UNICEF Correspondent Anna Ceraldi reports on a new sports programme for girls in Gaza.
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Sahar and her 10 siblings live in one of the poorest and most densely-populated neighbourhoods on earth, bordering the outskirts of conflict-ridden Gaza City.
Life here is hard and the conservative environment is often confining for young women like Sahar. They can’t play outside after school and have very few safe play spaces nearby. Traditionally, sports and physical exercise have not been a priority.
Today, that is changing.
Ysor Alassar is one of hundreds of teachers trained by UNICEF to use sports as a tool to ease the stress of living with ongoing conflict and restrictions. She is the Sport Development teacher at a modern all-girls school in the heart of Gaza City.
The public school is like a second home to Sahar and some 700 other high school students. It has become a place to exercise their right to run and play – something the girls are not really encouraged to do outside the concrete school walls.
Ms Alassar arrives at school each morning at 6:30am to teach and supervise sporting activities for Sahar and her classmates.
It is an interesting blend of the old and the new; girls in traditional dress playing volleyball on the outdoor school courts.
Ms. Alassar says when the Sports Development program first began, many of the girls questioned her as to whether their religious beliefs encouraged physical activity. Helping her students to see the benefits of daily exercise to both body and soul has been only part of the challenge of teaching in this community.
The project, which is funded by the Canadian Government, is operating in about 200 schools in the Gaza Strip and the West Bank.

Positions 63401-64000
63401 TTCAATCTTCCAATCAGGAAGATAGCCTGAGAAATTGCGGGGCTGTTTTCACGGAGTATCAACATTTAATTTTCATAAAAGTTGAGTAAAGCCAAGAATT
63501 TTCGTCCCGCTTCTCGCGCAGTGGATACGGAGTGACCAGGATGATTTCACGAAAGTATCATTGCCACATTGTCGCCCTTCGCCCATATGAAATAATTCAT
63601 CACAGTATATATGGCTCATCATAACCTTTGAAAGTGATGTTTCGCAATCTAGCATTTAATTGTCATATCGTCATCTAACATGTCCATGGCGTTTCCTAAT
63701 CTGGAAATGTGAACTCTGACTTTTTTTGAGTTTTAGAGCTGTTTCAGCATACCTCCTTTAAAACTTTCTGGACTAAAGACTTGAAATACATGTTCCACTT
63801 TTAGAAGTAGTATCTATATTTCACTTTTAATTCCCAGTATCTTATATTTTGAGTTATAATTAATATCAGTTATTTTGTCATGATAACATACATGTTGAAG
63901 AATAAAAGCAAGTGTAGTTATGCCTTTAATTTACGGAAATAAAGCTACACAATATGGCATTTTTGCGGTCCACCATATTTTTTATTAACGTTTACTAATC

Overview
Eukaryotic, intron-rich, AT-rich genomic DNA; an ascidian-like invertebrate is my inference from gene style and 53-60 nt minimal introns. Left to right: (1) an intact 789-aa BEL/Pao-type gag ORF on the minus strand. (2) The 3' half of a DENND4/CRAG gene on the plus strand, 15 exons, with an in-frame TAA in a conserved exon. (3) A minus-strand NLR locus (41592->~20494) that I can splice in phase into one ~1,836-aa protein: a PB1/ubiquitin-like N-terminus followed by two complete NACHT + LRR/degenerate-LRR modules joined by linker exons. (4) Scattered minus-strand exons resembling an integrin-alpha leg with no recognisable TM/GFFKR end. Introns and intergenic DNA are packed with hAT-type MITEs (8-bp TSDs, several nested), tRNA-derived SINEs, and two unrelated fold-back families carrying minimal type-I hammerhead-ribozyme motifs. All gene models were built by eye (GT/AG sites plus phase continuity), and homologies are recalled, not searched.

In addition to increased hours of physical exercise students also receive training in child rights, leadership, life skills and democracy.
According to UNICEF, sport offers a fun way to learn values and lessons that will last children and young people a life time. They promote friendship and fair play. They teach teamwork, discipline, respect, and the coping skills necessary to ensure that children develop into caring individuals. They help prepare young people to meet the challenges they will face and to take leadership roles within their communities.
At first, Sahar’s mother Ne’ma Matter was concerned about the time her daughter was spending away from home. But she soon noticed a positive shift in Sahar’s attitude.
“She likes to help at home and has developed a passion for sports and now feels she wants to play and develop herself more,” said Ne’ma.
With four more daughters to raise, Ne’ma now welcomes the changes she’s seen in Sahar.
As for the athletic Sahar, she credits the sports program with keeping her mind and body fit and hopes it will be the beginning of more positive changes for young women in her community.
“The parents would not allow us to play. But nowadays – as they say – school is our second home,” Sahar said.